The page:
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North Carolina Gov Roy Cooper (D) is expressing worry about the speed at which his neighbor to the southwest is reopening their economy in the face of the ongoing novel coronavirus pandemic.
Georgia Gov Brian Kemp (R) has been moving swiftly to lift the lockdown conditions which had been in place to try to slow the spread of the virus, so as to restart the state’s shuttered economy, despite warnings from health professionals that it’s too early to do so from the perspective of trying to control the pandemic.
Even Donald Trump, who has been pushing to reopen the US economy, was critical of Kemp’s decision.
“The virus doesn’t respect state lines. And in North Carolina, we took early, strong action. And I’m proud of the people of North Carolina that they have flattened the curve. We’re not going to risk the health of our people or our hospital system by opening too early,” said Cooper. “We know that if you just turn on the light, then you’re going to have a real problem. We’re going to use a dimmer switch and we’re going to use science and data and facts to make the decision on when we begin opening gradually. We know we have a lot of visitors from Georgia, we love our friends in Georgia. But we’re really concerned about how quickly this is happening, and we want to make sure that we keep our numbers as low as possible so that we can begin the process of reopening, because a lot of people are hurting out there economically.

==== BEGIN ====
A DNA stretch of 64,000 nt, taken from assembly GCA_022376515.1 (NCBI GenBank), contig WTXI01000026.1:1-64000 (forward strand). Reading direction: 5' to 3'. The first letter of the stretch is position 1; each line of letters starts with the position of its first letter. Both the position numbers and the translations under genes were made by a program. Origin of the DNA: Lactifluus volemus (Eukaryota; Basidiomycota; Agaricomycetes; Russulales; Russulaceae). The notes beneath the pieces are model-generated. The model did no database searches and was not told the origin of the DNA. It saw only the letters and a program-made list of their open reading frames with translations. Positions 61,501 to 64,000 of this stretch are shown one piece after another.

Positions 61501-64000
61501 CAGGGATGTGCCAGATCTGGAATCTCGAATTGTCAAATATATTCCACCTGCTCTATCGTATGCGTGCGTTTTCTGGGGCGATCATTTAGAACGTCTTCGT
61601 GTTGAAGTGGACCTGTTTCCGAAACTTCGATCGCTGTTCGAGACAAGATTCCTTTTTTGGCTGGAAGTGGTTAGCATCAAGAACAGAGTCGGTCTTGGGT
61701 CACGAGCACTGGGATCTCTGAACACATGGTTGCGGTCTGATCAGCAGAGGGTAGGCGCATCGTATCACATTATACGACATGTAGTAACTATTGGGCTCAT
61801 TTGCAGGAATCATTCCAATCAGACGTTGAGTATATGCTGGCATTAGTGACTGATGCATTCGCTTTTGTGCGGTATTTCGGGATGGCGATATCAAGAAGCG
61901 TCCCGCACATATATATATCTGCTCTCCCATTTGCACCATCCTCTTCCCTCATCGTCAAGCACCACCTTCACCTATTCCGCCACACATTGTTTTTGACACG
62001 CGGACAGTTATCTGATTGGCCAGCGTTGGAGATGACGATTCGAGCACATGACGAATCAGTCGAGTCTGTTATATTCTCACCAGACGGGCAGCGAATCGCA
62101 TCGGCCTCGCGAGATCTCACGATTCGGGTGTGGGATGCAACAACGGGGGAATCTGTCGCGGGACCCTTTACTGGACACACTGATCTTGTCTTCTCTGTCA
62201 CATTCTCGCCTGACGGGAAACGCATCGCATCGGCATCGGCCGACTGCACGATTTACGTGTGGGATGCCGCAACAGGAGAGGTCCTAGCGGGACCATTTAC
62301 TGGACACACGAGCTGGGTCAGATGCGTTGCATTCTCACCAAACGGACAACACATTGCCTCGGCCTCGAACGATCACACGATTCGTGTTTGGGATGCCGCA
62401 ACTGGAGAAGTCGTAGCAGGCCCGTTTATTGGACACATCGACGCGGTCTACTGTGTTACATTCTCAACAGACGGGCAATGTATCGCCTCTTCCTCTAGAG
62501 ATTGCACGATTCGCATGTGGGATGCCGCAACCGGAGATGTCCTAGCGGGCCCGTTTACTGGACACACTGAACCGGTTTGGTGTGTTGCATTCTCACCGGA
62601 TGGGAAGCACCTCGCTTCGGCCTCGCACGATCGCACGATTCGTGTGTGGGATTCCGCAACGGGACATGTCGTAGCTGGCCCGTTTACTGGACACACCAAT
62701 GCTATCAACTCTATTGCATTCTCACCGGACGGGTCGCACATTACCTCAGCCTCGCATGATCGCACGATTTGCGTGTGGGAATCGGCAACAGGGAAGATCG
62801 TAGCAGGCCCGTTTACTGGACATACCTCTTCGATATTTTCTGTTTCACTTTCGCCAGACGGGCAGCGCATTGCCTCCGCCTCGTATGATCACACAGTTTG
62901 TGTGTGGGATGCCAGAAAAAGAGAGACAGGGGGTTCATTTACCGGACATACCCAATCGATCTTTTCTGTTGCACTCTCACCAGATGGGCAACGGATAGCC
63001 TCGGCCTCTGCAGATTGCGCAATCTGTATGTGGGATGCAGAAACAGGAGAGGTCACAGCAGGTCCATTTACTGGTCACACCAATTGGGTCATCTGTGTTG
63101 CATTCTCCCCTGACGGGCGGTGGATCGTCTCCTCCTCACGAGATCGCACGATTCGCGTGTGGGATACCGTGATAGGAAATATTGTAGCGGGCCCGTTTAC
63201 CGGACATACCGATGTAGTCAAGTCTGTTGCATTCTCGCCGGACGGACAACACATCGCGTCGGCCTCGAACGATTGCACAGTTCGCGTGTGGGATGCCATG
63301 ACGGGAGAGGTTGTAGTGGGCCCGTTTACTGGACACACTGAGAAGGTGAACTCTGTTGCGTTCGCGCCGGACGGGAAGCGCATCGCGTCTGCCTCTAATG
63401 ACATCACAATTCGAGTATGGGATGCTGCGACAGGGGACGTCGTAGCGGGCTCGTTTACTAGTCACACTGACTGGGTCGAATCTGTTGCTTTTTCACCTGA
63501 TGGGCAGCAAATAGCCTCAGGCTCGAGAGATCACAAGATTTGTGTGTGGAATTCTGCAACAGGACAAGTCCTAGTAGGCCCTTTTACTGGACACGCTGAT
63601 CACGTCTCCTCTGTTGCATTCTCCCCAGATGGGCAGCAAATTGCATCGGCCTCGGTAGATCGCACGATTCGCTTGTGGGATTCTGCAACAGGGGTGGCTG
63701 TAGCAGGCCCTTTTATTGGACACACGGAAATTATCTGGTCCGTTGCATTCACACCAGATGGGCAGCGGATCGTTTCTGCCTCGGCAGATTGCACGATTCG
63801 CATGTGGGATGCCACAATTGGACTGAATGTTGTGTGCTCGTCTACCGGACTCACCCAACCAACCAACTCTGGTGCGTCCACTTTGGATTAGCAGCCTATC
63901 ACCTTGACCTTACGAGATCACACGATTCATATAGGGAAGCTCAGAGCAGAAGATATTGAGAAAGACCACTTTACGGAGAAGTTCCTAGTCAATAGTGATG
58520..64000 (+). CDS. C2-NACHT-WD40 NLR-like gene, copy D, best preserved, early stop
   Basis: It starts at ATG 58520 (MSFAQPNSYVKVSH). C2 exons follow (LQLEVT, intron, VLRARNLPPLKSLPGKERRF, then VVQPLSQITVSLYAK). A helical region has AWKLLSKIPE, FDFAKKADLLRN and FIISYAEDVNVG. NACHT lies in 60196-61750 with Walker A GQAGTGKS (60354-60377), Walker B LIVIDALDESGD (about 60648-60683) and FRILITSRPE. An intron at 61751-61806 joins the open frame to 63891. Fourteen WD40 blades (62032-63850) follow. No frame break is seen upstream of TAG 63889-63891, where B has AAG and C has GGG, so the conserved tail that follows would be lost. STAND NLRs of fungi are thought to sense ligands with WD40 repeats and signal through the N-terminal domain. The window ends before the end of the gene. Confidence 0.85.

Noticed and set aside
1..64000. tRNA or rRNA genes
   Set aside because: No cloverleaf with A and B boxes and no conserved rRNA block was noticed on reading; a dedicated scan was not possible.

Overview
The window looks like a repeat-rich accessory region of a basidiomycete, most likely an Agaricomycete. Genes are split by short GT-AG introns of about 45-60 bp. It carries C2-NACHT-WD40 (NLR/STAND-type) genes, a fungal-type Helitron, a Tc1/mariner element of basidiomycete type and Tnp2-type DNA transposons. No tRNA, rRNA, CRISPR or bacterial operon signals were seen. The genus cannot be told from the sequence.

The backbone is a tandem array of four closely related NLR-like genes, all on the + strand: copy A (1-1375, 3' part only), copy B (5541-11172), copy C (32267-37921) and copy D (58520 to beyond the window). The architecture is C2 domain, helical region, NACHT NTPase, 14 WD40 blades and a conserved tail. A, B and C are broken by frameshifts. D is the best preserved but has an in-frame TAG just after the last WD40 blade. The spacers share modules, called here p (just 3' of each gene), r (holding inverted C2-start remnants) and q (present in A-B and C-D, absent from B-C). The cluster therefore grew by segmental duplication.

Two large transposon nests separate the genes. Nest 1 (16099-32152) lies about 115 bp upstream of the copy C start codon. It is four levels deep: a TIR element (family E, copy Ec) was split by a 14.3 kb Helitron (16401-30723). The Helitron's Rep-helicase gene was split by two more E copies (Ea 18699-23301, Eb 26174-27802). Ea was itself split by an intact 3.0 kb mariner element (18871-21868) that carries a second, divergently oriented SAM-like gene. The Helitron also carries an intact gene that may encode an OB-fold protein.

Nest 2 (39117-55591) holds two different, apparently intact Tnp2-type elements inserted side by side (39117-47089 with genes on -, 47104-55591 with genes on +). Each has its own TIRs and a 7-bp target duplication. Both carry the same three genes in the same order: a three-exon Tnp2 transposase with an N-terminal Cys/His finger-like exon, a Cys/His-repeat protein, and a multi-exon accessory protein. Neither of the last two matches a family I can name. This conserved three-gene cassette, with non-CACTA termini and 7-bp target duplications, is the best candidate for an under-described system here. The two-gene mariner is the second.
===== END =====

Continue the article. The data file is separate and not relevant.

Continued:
“I can understand the desire to want to open up as quickly as possible, because of all the people hurting. But we have to listen to the health experts on this,” he added.
Georgia has reported 27,494 cases of COVID-19, including 1,167 deaths where North Carolina has reported 10,509 cases and just 378 deaths.
CNN host Jake Tapper asked Cooper during an interview if he’s concerned whether Kemp’s decisions will put North Carolinians in danger.
“We’re very concerned about it. And we know the positive cases probably won’t show up until two or three weeks from now,” Cooper said. “I was talking to people in western North Carolina, which is probably, many of them live closer to Atlanta than they do in Raleigh, the capital of North Carolina.
“And they’re concerned about their friends who go to Georgia and come back, and that it could end up causing infections in North Carolina. You know, we’re all in this together. And we need a national strategy. We need to work together to try to fight this virus,” Cooper added. “We’re going to beat it at the end of the day. But what we want to try to do is to work together. And I hope we can.”
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